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© 2019 Brian Stauffer for Human Rights Watch

Many workers at meat and poultry plants across the United States are battling for their health during the Covid-19 pandemic. As Human Rights Watch has reported, it’s a crisis that’s been brewing before the outbreak began.

Recent developments have been alarming. A Smithfield pork plant closed indefinitely after it became the epicenter of the Covid-19 outbreak in South Dakota, with nearly 1,000 confirmed cases, the biggest cluster in the country. JBS has temporarily shuttered a pork plant in Minnesota and a beef plant in Colorado because of the coronavirus crisis. The media reported that two Tyson Foods workers died in Iowa and four in Georgia from Covid-19. Tyson plants in Tennessee and Kansas have dozens of cases each, and a facility in Waterloo, Iowa suspended operations after local authorities implored Tyson to close due to an outbreak there.

Though disturbing, the spread of coronavirus in US meat and poultry plants shouldn’t surprise anyone familiar with the facilities’ conditions: workers kill, cut, debone, and package meat in cramped quarters, working elbow to elbow, coated with grease and blood. They work amidst deafening noise and the smell of dead animals and overpowering chemicals. We documented the dangers of meatpacking work in our 2019 report, “‘When We’re Dead and Buried, Our Bones Will Keep Hurting’: Workers’ Rights Under Threat in US Meat and Poultry Plants,” and our findings were chilling.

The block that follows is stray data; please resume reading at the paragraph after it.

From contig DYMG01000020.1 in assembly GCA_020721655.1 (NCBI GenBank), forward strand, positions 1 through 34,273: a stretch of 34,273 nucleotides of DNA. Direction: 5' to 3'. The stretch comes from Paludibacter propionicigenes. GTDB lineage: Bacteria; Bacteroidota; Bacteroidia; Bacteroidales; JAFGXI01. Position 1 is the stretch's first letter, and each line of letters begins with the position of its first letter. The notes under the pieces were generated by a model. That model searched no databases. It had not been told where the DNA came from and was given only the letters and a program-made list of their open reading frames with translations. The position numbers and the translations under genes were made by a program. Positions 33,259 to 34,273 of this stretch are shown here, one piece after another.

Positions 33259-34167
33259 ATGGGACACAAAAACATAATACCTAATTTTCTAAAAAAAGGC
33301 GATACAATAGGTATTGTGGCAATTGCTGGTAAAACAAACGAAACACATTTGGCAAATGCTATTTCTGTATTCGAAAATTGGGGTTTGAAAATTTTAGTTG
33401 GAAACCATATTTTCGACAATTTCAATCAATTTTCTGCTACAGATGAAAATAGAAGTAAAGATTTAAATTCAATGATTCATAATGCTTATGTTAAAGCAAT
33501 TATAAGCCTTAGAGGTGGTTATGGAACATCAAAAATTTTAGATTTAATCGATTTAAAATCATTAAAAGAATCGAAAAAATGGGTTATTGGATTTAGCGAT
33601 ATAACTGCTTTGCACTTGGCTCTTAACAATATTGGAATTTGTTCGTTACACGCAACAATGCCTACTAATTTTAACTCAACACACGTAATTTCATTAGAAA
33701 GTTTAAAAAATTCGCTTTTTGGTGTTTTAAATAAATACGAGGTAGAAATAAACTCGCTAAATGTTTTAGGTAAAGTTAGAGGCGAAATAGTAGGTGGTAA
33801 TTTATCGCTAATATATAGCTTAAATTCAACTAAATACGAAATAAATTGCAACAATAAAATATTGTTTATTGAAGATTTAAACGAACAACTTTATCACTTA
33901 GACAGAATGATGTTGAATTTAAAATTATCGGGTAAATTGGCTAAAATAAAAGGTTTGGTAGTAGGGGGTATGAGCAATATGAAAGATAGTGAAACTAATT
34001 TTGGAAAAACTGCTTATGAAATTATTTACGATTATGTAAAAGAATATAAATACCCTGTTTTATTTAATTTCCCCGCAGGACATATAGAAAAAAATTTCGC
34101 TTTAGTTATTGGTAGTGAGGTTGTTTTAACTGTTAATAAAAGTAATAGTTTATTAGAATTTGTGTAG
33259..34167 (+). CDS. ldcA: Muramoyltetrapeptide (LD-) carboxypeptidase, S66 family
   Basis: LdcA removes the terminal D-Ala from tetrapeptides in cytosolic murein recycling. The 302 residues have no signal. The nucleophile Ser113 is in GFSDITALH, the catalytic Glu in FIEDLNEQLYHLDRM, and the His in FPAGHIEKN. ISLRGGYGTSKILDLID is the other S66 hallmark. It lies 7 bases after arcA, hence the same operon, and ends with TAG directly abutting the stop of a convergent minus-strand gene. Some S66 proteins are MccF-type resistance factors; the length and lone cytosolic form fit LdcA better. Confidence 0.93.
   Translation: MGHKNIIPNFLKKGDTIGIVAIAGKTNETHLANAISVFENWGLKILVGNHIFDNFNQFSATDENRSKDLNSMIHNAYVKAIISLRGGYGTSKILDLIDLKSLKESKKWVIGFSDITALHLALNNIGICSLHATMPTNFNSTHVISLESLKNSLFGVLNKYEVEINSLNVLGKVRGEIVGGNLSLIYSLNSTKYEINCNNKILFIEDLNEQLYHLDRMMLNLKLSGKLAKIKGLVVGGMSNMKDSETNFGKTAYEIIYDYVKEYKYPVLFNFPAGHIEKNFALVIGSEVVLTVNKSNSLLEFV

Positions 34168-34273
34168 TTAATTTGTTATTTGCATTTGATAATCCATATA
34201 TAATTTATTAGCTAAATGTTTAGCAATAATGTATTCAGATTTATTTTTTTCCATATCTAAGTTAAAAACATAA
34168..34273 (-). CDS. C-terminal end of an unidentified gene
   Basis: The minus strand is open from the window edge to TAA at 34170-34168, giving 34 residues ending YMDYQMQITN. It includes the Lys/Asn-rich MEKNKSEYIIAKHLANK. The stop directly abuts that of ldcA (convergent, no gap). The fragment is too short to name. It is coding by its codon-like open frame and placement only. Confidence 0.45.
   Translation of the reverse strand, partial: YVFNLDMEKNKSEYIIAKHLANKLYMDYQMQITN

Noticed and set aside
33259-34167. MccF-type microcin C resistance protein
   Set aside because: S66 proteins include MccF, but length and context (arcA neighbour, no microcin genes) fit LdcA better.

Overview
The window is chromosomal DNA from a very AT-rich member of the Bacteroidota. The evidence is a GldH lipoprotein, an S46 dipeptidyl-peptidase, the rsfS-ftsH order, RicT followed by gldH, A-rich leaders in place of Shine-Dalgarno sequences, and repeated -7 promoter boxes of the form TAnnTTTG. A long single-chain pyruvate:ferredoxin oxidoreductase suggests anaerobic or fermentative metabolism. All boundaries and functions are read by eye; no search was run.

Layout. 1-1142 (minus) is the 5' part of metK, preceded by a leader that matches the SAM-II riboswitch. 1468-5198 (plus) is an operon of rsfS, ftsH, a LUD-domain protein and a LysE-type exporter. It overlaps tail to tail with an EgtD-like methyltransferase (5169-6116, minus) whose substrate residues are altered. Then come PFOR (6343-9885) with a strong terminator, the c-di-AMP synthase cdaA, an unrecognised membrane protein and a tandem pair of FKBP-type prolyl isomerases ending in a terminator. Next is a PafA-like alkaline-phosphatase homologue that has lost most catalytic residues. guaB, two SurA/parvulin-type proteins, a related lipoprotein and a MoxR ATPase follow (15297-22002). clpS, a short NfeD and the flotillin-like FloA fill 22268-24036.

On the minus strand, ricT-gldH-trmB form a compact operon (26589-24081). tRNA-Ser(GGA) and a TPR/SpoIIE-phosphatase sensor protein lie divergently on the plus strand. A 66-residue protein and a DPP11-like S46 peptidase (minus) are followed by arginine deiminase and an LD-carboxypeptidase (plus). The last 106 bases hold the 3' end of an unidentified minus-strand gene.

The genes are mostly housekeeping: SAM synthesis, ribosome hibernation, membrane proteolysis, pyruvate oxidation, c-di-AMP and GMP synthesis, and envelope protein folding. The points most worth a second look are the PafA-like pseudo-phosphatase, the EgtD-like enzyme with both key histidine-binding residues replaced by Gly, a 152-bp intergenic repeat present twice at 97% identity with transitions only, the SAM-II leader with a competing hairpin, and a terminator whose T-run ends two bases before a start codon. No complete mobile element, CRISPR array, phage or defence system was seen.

Workers we spoke to for the report described their exhaustion and chronic pain resulting from making the same, forceful motions tens of thousands of times each day, which often caused severe and debilitating injuries. The harsh conditions and close proximity of workers are petri dishes for a highly communicable disease. It’s no wonder that the spread of the novel coronavirus in meatpacking facilities may be worse than originally thought.

Even before the pandemic hit, Human Rights Watch found the response of companies to medical issues and injuries in their facilities to be disturbingly inadequate. Workers told us they were pressured not to report injuries and feared retaliation if they left the slaughter line to seek medical treatment. In-house medical units encouraged workers to return to the line after cursory care, even when workers felt they needed more substantive help.

Government investigations have also found that these medical units in some facilities failed to make timely and appropriate medical referrals. In one case, a worker suffered a serious injury when her hand was trapped and burned by a machine. The incident occurred on a Friday and she was told to return to work, with her other hand, on Monday morning at 6:30 a.m. if she wanted to get paid.